Meet the Leftish Economist With a New Story About Capitalism

from NYTs

Mariana Mazzucato was freezing. Outside, it was a humid late-September day in Manhattan, but inside — in a Columbia University conference space full of scientists, academics and businesspeople advising the United Nations on sustainability — the air conditioning was on full blast.

For a room full of experts discussing the world’s most urgent social and environmental problems, this was not just uncomfortable but off-message. Whatever their dress — suit, sari, head scarf — people looked huddled and hunkered down. At a break, Dr. Mazzucato dispatched an assistant to get the A.C. turned off. How will we change anything, she wondered aloud, “if we don’t rebel in the everyday?”

Dr. Mazzucato, an economist based at University College London, is trying to change something fundamental: the way society thinks about economic value. While many of her colleagues have been scolding capitalism lately, she has been reimagining its basic premises. Where does growth come from? What is the source of innovation? How can the state and private sector work together to create the dynamic economies we want? She asks questions about capitalism we long ago stopped asking. Her answers might rise to the most difficult challenges of our time.

More here.

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  1. Of course we are destroying the environment with our economic activity, and air conditioning is a big part of that. And this contrast between scientists studying in a cold room is like the irony of each of them traveling to his conference instead of videoconferencing from wherever they work, burning tons of jet fuel to do so.

    The first thing an indigenous tribe in the Amazon does when setting up a new village is burn the jungle down to the ground, in order to drive out noxious insects and troublesome plants. We have always done this. Now there are so many of us it threatens the planet’s ability to absorb our activities and continue to grow.

    The environment is vital, and yet it always loses democratic elections—look at Jay Inslee, governor of Washington state, who was the first democratic candidate to pull out of the race this year. These questions are so challenging to our system of civilization that they outflank us time and again. Finding a way to make our comfort and wealth acquisition and interpersonal politics adapt to environmental considerations has been fitful and probably always will be. What we need are practical solutions that can win in democratic elections, and what it will take is probably a demonstration of economies of scale in some new technology that satisfies all the stakeholders and changes our behaviors indirectly.

  2. Capitalism is the system we have right now. And if we are going to stay with that system, then we need to use it for greater social benefit, instead of just a select few corporations. If we are going to have such a large socialized government, then shouldn’t they be heading innovation, not staunching it? Perhaps instead of just place a choke hold on certain parts of the market the Government doesn’t like, it should help fund the parts that it does. For example electric cars were primarily funded by the government, and now Teslas are a popular brand of car that is influencing how people think about the potential of Eco-friendly cars. Her point on investing is also interesting because she talks about how the government constantly is having to “bail out” the market, becoming the “last resort investment” into the market, and that we should change the way we think about that. And I definitely think it would make more sense in a lot of ways, if we have our tax dollars going towards growing the economy, instead of into federal bureaus whose only jobs are to restrict the market.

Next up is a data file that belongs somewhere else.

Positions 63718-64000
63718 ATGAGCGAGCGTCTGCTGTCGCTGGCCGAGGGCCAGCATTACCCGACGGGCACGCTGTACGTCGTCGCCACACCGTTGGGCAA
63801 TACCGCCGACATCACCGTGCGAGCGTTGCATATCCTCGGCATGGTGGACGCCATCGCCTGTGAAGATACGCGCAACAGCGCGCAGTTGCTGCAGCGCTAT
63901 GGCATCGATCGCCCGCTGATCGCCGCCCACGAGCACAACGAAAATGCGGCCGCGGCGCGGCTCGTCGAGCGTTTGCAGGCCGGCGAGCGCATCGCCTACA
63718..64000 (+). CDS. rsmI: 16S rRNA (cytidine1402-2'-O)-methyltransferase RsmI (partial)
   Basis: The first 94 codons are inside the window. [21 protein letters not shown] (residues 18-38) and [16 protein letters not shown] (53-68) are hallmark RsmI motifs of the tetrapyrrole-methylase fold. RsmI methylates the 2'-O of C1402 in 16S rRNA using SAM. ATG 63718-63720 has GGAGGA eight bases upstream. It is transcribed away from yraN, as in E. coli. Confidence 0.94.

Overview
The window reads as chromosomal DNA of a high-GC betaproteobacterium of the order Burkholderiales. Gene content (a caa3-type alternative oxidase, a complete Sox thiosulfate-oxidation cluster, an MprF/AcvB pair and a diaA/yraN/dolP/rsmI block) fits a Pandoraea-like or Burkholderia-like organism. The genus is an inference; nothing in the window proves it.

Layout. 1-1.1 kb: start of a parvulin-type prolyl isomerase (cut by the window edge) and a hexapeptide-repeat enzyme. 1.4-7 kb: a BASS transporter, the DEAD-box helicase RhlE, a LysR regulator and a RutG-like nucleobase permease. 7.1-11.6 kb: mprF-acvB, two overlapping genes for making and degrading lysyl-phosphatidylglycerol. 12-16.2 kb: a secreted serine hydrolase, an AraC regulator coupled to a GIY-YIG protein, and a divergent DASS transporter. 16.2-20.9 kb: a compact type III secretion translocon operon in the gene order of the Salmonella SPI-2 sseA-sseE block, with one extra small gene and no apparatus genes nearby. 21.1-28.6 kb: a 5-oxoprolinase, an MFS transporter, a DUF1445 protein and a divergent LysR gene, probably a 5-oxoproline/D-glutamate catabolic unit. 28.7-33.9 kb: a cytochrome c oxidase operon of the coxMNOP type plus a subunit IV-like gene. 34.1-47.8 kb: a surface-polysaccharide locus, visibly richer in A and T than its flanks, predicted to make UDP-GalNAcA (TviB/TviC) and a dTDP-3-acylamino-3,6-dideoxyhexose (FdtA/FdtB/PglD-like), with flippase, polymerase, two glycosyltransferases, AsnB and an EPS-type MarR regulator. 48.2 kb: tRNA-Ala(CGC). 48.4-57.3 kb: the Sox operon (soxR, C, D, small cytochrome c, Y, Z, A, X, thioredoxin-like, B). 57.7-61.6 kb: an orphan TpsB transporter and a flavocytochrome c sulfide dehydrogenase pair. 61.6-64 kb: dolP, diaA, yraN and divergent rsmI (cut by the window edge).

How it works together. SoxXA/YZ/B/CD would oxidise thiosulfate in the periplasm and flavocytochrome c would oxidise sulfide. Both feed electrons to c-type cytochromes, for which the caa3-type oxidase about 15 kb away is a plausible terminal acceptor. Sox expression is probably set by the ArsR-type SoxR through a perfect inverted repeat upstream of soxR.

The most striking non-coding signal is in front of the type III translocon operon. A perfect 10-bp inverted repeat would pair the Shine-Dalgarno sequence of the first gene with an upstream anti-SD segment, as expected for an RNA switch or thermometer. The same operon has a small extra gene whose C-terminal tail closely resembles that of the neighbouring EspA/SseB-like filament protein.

3. Mariana Mazzucato provides a perspective on the state of the current capitalist economy that I believe most people trying to become more familiar with the subject should meditate on and try to understand. Capitalism has its fair share of issues stemming from its profit incentivizing, unequal nature of going about things, but advocates for a fairer system often tend to not be grounded in reality, and have little to no comprehension of the drivers of the system that has formed the most successful economies to ever exist. The same criticism can be made for citizens anywhere on the political spectrum, making this an amazing article to show anyone who is open to other opinions on how the economy actually functions. I believe the author did an excellent job emphasizing the importance of the state in providing funding for some of the most ambitious and society altering projects that have changed how we live. this point is ignored time and time again in favor of wealth distribution too often. Although wealth distribution is a valid issue that needs to be addressed in on way or another, a strategic mind would definitely begin talking about wealth creation as this economist has. By basing her economic arguments in the reality of a competent state that has pushed us in the right direction of economic growth quite often, a new dynamic is presented to small government advocates which give them an exponentially more appealing reason to consider that the world is not as black and white as they may think it is.